A Chromecast with a Remote

The internet is a series of tubes.

Last week Android TV leaked on The Verge. The leak was conveniently timed right after the Amazon Fire TV release, and featured unusually clear screenshots that were perfectly front facing but appeared lightly filtered, almost as if to make them appear as though they were unintentionally leaked. Regardless of intent, it gave us an insight into the set-top box that Google is supposedly building.

Just a couple of months ago I bought into the Google Chromecast, a headless HDMI dongle that streams the internet to your TV. The Chromecast is as simple as can be: it requires you to use your handset or tablet to control it, so there are no “apps” per se. In fact, in order for Netflix to support the Chromecast, it has to offer its content — movies, TV shows, poster art, box art — as URLs. Because the Chromecast can read nothing else.

That’s where it gets interesting. The article in The Verge suggests an obvious question, why is Google making a set-top box that requires apps when its first successful TV device required none? Thankfully, GigaOM filled in the blanks in their article on the technology behind. If I’m reading the tea-leaves correctly, Google have indeed cracked it, and the Android TV doesn’t really require apps — not in the way we’re used to:

I’ve been told that Google’s new approach wants to do away with those differences by replacing these custom interfaces with standardized templates. Publishers wouldn’t need to come up with their own user interface, but instead would develop apps that provide data feeds to the Android TV platform.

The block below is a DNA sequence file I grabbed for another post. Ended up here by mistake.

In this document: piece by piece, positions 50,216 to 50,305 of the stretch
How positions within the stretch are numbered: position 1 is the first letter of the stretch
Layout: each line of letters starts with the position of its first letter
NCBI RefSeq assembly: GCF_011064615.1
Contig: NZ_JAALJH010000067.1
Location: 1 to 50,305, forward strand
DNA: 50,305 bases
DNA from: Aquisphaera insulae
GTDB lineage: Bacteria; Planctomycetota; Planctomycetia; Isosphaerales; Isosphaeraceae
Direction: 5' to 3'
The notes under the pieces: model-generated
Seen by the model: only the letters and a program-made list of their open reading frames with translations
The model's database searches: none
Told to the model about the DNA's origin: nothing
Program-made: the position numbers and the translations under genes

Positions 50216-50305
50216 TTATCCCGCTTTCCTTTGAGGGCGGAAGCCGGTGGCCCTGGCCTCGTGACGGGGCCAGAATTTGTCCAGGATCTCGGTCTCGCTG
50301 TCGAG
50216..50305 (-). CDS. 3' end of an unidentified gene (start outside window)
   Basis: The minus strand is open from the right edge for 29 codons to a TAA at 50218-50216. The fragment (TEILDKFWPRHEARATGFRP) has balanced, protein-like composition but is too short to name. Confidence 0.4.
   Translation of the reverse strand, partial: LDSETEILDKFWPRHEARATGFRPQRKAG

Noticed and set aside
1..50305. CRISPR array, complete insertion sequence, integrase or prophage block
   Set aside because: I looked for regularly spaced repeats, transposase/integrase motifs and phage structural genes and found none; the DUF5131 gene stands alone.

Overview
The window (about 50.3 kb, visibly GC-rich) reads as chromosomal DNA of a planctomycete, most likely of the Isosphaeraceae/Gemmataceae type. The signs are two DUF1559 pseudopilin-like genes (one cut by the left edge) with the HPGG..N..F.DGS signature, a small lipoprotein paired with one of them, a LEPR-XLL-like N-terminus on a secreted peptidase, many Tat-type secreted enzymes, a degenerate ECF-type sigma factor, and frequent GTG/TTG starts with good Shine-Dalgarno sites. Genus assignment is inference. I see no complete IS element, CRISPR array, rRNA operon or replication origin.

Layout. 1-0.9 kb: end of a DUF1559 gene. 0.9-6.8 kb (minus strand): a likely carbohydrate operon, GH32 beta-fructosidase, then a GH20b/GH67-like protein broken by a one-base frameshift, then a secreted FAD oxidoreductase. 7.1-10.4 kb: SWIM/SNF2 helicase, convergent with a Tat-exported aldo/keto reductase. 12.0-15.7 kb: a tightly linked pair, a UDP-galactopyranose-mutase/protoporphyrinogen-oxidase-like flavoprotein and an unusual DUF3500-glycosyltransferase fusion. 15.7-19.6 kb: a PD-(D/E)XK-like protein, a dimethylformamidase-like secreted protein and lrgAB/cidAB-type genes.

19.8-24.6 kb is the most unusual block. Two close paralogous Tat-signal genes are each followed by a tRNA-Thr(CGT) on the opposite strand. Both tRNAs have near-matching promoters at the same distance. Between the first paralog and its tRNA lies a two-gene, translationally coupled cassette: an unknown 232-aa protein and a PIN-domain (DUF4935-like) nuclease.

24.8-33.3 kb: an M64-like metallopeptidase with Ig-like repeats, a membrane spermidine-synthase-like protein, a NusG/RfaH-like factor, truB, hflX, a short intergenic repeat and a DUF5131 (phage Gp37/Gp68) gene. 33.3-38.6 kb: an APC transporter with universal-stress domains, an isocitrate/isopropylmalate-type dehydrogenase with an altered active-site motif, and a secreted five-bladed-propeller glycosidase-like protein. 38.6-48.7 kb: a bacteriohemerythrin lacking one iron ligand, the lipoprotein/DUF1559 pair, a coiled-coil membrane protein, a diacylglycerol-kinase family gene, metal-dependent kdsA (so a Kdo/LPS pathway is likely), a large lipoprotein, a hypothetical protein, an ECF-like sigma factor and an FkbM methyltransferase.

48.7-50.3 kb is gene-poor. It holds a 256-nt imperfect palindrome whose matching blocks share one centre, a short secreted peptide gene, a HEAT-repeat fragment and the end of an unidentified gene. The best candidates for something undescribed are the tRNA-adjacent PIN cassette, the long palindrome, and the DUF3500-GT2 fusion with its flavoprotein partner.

Read it this way: you don’t have to make an app for the Android TV, your content just has to be URL accessible. In fact, if a service is already Chromecast ready, putting it on Android TV will probably require very little work. It’s quite clever; just expose the content-tube endpoint and  you have the best of the internet in a native experience, like an RSS feed for television.

Android TV is just a bigger Chromecast, with a remote-control and an interface, should you prefer that. Ted Stevens was right all along.

Responses to “A Chromecast with a Remote”

  1. I am such an enormous fan of the Chromecast, that I think this is completely unnecessary – though maybe some people *need* a TV-based interface and remote control to prevent head explosion. But I’m not friends with those people. I love that the interface is on my phone or my tablet and I can switch something to the TV (or back to my whatever) whenever I want. No more boxes, please.

    • joen says:

      I agree completely. It’s the simplicity of the Chromecast ideology that makes me love it. I don’t want to mess with a fiddly TV interface, I want my smart TV to be dumb. So I’m probably not in the market for an Android TV box either.

      That being said, from a purely sales-pragmatic perspective, a box like this makes a lot of sense, at least until casting becomes a more mainstream feature. Most people practically have remote control imprints in their couches.

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